Read More Show Less

Product Details

  • ISBN-13: 9781442233010
  • Publisher: Rowman & Littlefield Publishers, Inc.
  • Publication date: 8/14/2014
  • Pages: 270
  • Product dimensions: 5.90 (w) x 9.10 (h) x 0.90 (d)

Meet the Author

Robert Freeman is a musicologist, Steinway artist, and a professional musician. Having taught at Princeton and MIT, he served as director of Eastman School of Music at the University of Rochester for over two decades. He has also served as president of the New England Conservatory and dean of the College of Fine Arts at the University of Texas at Austin, where he is presently the Susan Menefee Ragan Regents Professor of Fine Arts.

Read More Show Less

Table of Contents

Foreword by Leonard Slatkin
Chapter 1: The Winds of Change
Chapter 2: Where Did Musical Education Come From?
Chapter 3: My Education
Chapter 4: Advice for Parents: Should Your Child Play the Cello?
Chapter 5: Advice for College Music Students: What’s Your Goal … Really?
Chapter 6: Advice for Music Professors: Should All Your Students Aim for Carnegie Hall? Should They All Teach at Harvard?
Chapter 7: Advice for Music Deans: Building Education Programs Appropriate for the New Century
Chapter 8: Advice for Provosts and Presidents: Who Should Lead Your Music School and How Should that Person Lead?
Chapter 9: Advice for Foundation Directors and Civic Leaders: What Do We Do to Balance the Supply of and Demand for Professionally Trained Musicians?
Chapter 10: Epilogue
Appendix I: How to Evaluate Music Faculty
Appendix II: Convocation Address by Robert Freeman
About the Author

Read More Show Less

Customer Reviews

Be the first to write a review
( 0 )
Rating Distribution

5 Star


4 Star


3 Star


2 Star


1 Star


Your Rating:

Your Name: Create a Pen Name or

Barnes & Review Rules

Our reader reviews allow you to share your comments on titles you liked, or didn't, with others. By submitting an online review, you are representing to Barnes & that all information contained in your review is original and accurate in all respects, and that the submission of such content by you and the posting of such content by Barnes & does not and will not violate the rights of any third party. Please follow the rules below to help ensure that your review can be posted.

Reviews by Our Customers Under the Age of 13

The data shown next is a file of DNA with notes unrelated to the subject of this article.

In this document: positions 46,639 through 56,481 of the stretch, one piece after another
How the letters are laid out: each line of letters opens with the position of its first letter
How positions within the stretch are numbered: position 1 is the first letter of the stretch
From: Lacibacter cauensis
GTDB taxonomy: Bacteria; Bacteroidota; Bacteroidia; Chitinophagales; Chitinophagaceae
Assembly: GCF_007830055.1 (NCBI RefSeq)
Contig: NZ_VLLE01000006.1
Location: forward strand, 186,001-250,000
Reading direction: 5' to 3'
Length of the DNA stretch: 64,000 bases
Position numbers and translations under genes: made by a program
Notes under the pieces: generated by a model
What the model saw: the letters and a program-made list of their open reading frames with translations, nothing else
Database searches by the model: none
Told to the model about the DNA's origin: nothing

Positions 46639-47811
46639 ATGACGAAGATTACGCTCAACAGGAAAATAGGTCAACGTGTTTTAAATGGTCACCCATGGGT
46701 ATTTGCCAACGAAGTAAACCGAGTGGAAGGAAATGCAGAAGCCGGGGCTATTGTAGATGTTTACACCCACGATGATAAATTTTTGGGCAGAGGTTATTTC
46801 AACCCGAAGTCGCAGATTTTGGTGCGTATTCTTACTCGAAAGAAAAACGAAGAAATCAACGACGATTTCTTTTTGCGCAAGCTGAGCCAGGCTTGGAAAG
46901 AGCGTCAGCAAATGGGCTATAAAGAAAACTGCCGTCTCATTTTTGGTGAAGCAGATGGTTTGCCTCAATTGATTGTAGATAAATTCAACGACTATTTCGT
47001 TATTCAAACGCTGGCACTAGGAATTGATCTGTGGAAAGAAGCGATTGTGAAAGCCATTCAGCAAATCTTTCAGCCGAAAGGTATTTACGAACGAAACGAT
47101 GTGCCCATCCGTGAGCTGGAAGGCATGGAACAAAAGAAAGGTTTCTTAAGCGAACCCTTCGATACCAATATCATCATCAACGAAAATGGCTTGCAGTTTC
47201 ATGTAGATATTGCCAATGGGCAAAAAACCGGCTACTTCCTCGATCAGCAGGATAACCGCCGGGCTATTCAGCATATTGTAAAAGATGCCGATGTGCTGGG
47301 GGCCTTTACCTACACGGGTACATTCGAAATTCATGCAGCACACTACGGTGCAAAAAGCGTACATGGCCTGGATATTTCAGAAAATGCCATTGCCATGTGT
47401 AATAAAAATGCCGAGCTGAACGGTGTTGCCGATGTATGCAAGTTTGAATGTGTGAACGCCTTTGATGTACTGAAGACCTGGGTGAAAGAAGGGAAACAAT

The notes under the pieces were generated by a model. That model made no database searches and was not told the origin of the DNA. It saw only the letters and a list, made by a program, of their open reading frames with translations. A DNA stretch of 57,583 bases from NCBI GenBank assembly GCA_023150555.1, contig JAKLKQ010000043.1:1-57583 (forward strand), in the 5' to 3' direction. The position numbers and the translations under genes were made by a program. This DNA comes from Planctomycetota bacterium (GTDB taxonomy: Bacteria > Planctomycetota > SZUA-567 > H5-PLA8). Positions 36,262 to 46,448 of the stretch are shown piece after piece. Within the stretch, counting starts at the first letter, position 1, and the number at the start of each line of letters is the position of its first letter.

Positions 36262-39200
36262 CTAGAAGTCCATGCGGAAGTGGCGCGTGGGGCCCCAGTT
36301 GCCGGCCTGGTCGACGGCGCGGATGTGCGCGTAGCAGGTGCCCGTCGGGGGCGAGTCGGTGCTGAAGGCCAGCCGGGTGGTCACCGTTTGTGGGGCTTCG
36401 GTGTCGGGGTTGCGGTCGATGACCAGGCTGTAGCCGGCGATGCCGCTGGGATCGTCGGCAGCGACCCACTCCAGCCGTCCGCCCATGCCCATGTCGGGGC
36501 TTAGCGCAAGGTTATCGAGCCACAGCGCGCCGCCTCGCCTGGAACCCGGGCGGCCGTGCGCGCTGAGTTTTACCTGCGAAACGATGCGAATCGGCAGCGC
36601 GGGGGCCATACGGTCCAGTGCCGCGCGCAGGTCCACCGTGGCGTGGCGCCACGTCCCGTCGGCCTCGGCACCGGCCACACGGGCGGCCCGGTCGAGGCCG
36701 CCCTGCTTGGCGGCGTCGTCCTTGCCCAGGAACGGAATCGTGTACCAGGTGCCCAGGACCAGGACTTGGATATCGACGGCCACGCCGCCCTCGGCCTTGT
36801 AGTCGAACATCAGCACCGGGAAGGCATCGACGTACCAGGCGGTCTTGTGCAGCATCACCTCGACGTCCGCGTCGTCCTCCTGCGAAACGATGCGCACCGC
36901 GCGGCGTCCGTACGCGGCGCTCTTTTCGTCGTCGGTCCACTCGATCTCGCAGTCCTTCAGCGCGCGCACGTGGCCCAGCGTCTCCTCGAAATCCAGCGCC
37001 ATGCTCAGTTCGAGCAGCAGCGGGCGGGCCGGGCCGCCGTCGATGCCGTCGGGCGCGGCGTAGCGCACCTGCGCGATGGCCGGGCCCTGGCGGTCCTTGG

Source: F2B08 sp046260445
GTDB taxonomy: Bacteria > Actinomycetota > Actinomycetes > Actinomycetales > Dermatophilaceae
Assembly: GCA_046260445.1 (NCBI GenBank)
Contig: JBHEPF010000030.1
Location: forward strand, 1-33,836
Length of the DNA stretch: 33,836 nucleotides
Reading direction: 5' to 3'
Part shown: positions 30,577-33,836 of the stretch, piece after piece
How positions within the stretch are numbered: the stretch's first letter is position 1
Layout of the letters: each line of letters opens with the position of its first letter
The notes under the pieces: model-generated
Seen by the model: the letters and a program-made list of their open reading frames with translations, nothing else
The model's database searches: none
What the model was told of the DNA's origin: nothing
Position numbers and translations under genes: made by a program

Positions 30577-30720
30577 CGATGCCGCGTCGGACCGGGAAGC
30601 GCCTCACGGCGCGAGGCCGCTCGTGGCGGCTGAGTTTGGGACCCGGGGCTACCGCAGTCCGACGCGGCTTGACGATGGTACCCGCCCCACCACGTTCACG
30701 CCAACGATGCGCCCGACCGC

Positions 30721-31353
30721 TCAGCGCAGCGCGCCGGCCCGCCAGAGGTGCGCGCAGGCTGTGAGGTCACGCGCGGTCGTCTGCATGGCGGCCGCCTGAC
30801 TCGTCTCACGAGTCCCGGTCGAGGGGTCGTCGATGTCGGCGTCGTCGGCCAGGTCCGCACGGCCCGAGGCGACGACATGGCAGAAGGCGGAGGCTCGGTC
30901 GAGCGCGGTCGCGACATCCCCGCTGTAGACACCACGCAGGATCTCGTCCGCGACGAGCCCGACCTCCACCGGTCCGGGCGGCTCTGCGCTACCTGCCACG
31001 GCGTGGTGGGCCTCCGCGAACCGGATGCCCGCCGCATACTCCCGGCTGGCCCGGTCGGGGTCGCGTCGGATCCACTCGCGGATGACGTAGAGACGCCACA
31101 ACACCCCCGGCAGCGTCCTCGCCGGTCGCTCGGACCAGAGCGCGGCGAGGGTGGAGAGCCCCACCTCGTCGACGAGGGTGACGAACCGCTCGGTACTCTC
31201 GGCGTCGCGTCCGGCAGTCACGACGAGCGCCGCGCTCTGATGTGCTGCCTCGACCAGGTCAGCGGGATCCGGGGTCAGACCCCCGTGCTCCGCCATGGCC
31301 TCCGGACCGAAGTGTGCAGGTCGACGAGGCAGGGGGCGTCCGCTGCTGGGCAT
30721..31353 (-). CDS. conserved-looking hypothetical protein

We highly value and respect everyone's opinion concerning the titles we offer. However, we cannot allow persons under the age of 13 to have accounts at or to post customer reviews. Please see our Terms of Use for more details.

What to exclude from your review:

Please do not write about reviews, commentary, or information posted on the product page. If you see any errors in the information on the product page, please send us an email.

Reviews should not contain any of the following:

  • - HTML tags, profanity, obscenities, vulgarities, or comments that defame anyone
  • - Time-sensitive information such as tour dates, signings, lectures, etc.
  • - Single-word reviews. Other people will read your review to discover why you liked or didn't like the title. Be descriptive.
  • - Comments focusing on the author or that may ruin the ending for others
  • - Phone numbers, addresses, URLs
  • - Pricing and availability information or alternative ordering information
  • - Advertisements or commercial solicitation


  • - By submitting a review, you grant to Barnes & and its sublicensees the royalty-free, perpetual, irrevocable right and license to use the review in accordance with the Barnes & Terms of Use.
  • - Barnes & reserves the right not to post any review -- particularly those that do not follow the terms and conditions of these Rules. Barnes & also reserves the right to remove any review at any time without notice.
  • - See Terms of Use for other conditions and disclaimers.
Search for Products You'd Like to Recommend

Recommend other products that relate to your review. Just search for them below and share!

Create a Pen Name

Your Pen Name is your unique identity on It will appear on the reviews you write and other website activities. Your Pen Name cannot be edited, changed or deleted once submitted.

Your Pen Name can be any combination of alphanumeric characters (plus - and _), and must be at least two characters long.

Continue Anonymously

    If you find inappropriate content, please report it to Barnes & Noble
    Why is this product inappropriate?
    Comments (optional)